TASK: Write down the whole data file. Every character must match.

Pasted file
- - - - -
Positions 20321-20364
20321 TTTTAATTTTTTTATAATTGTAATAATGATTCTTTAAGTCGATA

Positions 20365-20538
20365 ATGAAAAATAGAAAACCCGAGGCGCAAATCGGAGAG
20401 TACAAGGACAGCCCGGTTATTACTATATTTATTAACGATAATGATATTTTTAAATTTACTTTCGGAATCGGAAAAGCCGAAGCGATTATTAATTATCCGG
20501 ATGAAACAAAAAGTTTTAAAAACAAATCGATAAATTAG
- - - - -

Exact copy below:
Positions 20321-20364
20321 TTTTAATTTTTTTATAATTGTAATAATGATTCTTTAAGTCGATA

Positions 20365-20538
20365 ATGAAAAATAGAAAACCCGAGGCGCAAATCGGAGAG
20401 TACAAGGACAGCCCGGTTATTACTATATTTATTAACGATAATGATATTTTTAAATTTACTTTCGGAATCGGAAAAGCCGAAGCGATTATTAATTATCCGG
20501 ATGAAACAAAAAGTTTTAAAAACAAATCGATAAATTAG